On Thursday just a few days ago I wrote about the beauty of a group of islands in the Pacific Ocean called Palau. Well, maybe they are beautiful because there are the souls of at least 200 American soldiers listed as Missing In Action since World War II where there were heavy fighting there in the Air Force whose planes were gunned down. Part of celebrating Memorial Day is to never forget the soldiers that never came back from war and another part of Memorial Day is to thank the people at their own expense that take the time and effort to find the remains of our fallen heroes
It is amazing that the one place on earth where there is a lake that is full of jelly fish that don’t sting because they have never had to protect themselves from predators that their stinging just stopped, is one of the areas during World War II that America lost at least 200 fighter planes and the brave men who flew them have all gone MIA, Missing in Action. These now peaceful beautiful islands were the place of extreme violence. More than 400 thousand died fighting the Second World War. Adding to that staggering number, nearly 1 in 5 were considered missing in action. To this day some 73 thousand unaccounted for service men have lived with the mystery of how they died and have been deprived the comfort that comes with a burial.
At the end of the war the technology we have now did not exist to find many of the missing. There are volunteers that spend their own time and money to look for these servicemen. A few days ago I called the Islands of Palau a rare paradise but 70 years ago during the war it was known as “A Forgotten Corner of Hell to the Air Force. Now the terrain looks like a paradise but look closely and you can find the remnants of military warfare metal. In the ocean the aircraft have become barrier reefs covered in coral till you see a propeller or two sticking out. It is in these things they are finding bones and bodies of our fallen soldiers still in their planes. You will find Hellcats, B24s and Avenger planes. The B24 could hold a crew of ten men. Dr. Pat Scanlon leads crews of volunteers to find these planes and bring home remains and closure to American families.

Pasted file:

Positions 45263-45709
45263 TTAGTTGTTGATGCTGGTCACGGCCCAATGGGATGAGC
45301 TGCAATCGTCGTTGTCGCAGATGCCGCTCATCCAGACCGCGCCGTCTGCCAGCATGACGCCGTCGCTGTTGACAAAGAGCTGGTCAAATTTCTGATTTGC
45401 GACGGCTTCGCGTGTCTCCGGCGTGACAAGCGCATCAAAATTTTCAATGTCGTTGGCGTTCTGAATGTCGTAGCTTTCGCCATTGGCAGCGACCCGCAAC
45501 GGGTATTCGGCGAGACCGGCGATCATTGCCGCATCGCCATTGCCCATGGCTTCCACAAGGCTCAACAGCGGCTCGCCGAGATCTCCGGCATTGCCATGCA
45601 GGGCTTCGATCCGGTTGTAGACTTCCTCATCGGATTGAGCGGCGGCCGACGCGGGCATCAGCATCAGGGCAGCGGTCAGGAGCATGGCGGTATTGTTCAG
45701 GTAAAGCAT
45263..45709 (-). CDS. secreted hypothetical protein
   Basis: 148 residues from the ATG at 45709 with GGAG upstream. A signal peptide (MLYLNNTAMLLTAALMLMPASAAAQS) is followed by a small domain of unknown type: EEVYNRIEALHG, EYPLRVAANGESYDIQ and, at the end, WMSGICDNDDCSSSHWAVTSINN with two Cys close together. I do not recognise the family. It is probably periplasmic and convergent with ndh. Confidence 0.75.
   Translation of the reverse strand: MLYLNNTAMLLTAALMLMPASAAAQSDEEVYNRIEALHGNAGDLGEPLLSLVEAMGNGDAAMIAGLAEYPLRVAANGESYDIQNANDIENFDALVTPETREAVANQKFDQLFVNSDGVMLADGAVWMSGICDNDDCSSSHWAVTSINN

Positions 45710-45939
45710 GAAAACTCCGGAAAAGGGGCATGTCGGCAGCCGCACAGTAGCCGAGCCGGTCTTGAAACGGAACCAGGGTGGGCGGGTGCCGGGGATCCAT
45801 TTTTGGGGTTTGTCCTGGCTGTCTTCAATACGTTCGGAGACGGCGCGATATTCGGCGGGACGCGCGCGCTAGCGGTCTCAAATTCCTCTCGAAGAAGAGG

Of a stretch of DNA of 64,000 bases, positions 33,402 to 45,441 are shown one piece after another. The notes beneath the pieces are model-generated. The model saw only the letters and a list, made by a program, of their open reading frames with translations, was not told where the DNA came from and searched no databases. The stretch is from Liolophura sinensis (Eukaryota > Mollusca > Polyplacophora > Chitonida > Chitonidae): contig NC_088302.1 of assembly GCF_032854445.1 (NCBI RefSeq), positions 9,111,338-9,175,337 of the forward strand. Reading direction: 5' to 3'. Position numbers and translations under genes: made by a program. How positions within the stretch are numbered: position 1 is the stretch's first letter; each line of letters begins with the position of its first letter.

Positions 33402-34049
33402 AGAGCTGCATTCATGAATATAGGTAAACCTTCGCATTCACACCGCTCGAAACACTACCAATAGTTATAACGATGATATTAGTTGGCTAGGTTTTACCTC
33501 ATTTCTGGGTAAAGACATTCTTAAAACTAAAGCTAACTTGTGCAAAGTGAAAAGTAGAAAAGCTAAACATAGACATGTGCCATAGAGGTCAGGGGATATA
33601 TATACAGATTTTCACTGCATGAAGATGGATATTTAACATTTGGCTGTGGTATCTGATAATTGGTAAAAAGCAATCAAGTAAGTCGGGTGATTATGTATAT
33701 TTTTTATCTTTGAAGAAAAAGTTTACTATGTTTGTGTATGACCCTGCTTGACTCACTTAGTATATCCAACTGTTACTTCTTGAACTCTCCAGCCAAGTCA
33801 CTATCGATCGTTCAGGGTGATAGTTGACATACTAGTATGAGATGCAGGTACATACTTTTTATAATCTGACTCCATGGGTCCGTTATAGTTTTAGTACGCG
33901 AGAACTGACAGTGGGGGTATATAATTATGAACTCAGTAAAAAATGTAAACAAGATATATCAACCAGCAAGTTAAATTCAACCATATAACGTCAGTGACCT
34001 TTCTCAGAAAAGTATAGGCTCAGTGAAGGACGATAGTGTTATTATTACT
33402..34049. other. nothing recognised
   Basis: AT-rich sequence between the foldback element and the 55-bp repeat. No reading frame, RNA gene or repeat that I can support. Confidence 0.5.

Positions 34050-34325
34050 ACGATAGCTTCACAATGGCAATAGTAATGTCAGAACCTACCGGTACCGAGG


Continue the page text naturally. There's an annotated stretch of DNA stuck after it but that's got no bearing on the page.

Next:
The government of Palau gives the crew permission each year to look for wreckage with whatever equipment they want to search the sea and land. When they do in fact find the remains of Americans they inform the military who then confirms the identity of the remains and informs the families even 70 years after the war. We should remember these hero’s everyday not just today once a year. Scanlon decided to do these fact finding missions after while vacationing saw a wreckage of a plane in the water at low tide. Since then 20 years ago he has devoted his life to finding dead airmen. To me that makes him our Memorial Day hero too. Looking at old records and talking to local fishermen are their best clues to finding a particular number on a plane that never returned.
B24’s are big planes and at times they might find them down a mile away from where it was originally thought of where it had fallen. Often relatives of their dead descendants are invited to dive and see the wreckage. Some family members choose to believe that their relatives somehow survived the war and started a new life somewhere else but that is not the case here. The team can only find soldiers on the barrier reef. Outside it the ocean drops to 2,000 feet deep. The University of Delaware has been providing the team with high tech machines to help in the hunt for Veterans. There is a poem that was written during World l War I that he says every time he identifies a veteran. It says, “They shall not grow old as we that are left grow old. They shall not worry or ever be condemned. As the sun goes down in the morning we will remember them.”